60. Prince Rupert, 1959: Rest Is a Weapon
My stay in Prince Rupert in the summer of 1959 was mostly free of incident, more an establishing shot of a story to be continued later than a story in itself.
In relation to my previous stays in town, I was exploring a more downtown view of things, perhaps. There was a little park underneath where Fulton Street climbed the ridge back of downtown—two blocks up from the Grand Café rooms and off of Fraser Street—where I sometimes went. I recall crest poles in that park which were hollow behind.
Near the corner of Sixth Street and Fraser (the actual corner is a sunken lot, a fence wrapped around it at street level, which, so far as I know, has never been occupied) I have a vague recollection of hanging out with a group of local kids, and an outdoor soft drink dispenser in front of our loitering place. I remember that dispenser only because I drank a bottle of Coca Cola out of it.
I have never been able to decide whether it was because the soft drink formula was different then, or because I was more sensitive to it at that age, or even a combination of the two, but I was of the opinion that Coke was too “strong” for me. I remember that among my peers I wasn’t the only one to think so. It took me at least twice as long to consume a bottle of Coca Cola as compared to other soft drinks like Orange Crush or cream soda.
It might have been 1959 or it could have been the summer before—it’s the sort of thing that is hard to give a date to—that I met the boy with his wagon on the corner of 6th Avenue and Dunsmuir. I can pinpoint it geographically only because it is the only corner in that Prince Rupert neighbourhood where what happened could have happened.
I was walking north on 6th, going I know not where, and met the boy. I wasn’t someone he knew, but he felt enthusiastic enough to fill me in anyways on his plans to ride his wagon down Dunsmuir Street. The hill was steep and long there, and I can’t remember what I thought of the project, whether I envied him or thought he might start hurtling down the hill too fast. I remember watching him to his launch, after which I continued on my way along 6th.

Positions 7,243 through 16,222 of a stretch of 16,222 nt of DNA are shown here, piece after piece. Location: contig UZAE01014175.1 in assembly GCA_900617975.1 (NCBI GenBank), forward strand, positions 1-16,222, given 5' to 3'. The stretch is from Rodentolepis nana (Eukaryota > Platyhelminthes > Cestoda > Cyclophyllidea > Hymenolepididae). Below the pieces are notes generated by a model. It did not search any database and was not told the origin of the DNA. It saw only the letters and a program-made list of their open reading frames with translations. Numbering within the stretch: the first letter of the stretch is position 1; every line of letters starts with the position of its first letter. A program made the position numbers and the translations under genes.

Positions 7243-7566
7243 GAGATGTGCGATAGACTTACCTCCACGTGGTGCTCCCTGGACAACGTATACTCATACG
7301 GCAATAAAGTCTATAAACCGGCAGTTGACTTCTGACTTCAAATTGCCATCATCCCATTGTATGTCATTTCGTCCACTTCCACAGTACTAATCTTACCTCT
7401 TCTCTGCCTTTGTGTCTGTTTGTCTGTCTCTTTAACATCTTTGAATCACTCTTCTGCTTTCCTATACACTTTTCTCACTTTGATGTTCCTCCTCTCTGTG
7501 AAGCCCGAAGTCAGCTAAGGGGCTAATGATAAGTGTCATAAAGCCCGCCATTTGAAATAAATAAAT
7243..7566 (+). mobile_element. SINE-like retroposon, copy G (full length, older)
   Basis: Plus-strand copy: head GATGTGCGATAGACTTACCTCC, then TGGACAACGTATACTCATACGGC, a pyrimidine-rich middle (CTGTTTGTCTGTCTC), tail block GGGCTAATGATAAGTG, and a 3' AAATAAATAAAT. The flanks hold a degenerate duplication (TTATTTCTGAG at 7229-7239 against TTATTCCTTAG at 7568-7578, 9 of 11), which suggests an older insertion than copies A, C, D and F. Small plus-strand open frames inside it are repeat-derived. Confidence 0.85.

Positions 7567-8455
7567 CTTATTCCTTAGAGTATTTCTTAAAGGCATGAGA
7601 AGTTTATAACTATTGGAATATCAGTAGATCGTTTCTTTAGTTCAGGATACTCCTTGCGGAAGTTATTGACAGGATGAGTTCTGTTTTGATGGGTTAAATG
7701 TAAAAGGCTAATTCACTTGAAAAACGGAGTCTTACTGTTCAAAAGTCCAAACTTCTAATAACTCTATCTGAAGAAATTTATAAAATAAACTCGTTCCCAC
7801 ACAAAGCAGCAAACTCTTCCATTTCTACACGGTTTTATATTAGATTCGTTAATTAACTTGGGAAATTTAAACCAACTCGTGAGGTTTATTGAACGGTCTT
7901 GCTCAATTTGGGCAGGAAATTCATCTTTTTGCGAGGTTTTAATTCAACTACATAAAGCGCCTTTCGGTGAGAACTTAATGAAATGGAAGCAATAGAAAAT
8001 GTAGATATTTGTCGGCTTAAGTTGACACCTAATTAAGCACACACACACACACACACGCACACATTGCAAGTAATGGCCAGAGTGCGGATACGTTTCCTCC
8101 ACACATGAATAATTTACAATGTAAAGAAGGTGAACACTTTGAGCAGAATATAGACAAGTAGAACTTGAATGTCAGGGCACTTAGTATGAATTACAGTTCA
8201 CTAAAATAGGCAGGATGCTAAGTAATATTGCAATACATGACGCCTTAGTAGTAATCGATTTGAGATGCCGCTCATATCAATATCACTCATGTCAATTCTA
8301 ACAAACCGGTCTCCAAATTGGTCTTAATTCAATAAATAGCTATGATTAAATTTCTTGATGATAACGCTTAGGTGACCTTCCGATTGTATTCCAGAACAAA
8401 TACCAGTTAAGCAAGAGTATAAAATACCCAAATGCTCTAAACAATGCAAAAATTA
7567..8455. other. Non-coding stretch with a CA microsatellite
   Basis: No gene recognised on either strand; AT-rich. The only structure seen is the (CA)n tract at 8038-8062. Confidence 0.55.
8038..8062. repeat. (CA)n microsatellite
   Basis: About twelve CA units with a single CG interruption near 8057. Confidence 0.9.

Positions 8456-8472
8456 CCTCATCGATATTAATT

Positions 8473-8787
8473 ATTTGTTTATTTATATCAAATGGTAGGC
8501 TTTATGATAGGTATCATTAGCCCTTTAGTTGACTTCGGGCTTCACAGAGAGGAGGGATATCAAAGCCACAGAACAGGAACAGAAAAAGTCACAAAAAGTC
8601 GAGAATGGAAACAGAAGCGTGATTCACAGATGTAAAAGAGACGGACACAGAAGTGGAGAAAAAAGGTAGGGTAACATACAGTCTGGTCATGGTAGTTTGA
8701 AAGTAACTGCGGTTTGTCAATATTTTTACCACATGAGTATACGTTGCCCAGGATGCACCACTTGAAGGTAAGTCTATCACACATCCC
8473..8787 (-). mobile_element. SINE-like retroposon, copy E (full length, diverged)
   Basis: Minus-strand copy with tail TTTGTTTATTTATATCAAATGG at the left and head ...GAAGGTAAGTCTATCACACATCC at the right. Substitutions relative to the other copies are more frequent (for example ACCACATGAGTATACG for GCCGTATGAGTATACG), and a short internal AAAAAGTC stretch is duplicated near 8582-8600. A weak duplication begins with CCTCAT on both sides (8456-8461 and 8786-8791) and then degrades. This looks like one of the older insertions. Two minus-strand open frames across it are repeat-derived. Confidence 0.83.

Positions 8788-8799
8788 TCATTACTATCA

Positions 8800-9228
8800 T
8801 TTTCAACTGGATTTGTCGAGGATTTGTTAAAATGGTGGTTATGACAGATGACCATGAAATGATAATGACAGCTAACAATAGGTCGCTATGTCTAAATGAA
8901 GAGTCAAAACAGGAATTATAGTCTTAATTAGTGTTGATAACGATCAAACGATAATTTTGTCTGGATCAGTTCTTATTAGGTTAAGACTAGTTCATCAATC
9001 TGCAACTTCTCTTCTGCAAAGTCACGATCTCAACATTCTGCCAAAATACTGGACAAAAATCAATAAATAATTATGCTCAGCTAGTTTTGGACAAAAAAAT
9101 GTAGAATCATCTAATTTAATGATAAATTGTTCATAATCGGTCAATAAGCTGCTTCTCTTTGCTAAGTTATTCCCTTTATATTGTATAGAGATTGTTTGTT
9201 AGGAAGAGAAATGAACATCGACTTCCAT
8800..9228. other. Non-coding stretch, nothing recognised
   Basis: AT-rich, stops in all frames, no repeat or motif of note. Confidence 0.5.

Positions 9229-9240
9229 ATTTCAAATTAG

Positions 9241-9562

It couldn’t have been more than a few seconds later, although I was already out of sight around the corner, when I heard the screech of a car braking suddenly, cross traffic on 7th Avenue which neither I nor the boy had thought of. You may be sure that I have thought of it since.
I don’t know whether there was an actual accident. There was no punctuation to those screeching tires, leastwise, not in my hearing. And I never did go back around the corner to find out. Why go and look? What could I have done if there had been an accident? Then as now, mayhem and distress, if there were such to see, didn’t attract me for its own sake.
But to return to where I began, my stay in Prince Rupert with my father in 1959 was more about setting than story, but that doesn’t mean it wasn’t important. I remember Robert Ludlum’s catchphrase from his Jason Bourne novels, “Sleep is a weapon.” My stay was like that. It was like the rest at the end of a journey, like the refreshment you take before resuming the journey again.
Put another way, it was like the comfortable place at the beginning and the ending of journeys which made all journeys tolerable. Some would call such a place home. Dickens understood it in the way that I felt it. To echo the orphan Smike to his rescuer Nicholas Nickleby, rather than anyplace we happened to be, my father was my home.
But my childhood travels were a long way from over. And after a short summer in Prince Rupert, I was leaving home again, leaving my father again, to live with a family in Hazelton, inland and up the Skeena to where that river joined forces with the Bulkley, in the heart of Gitxsan territory. That was where I was to spend Grade Four, the next school year.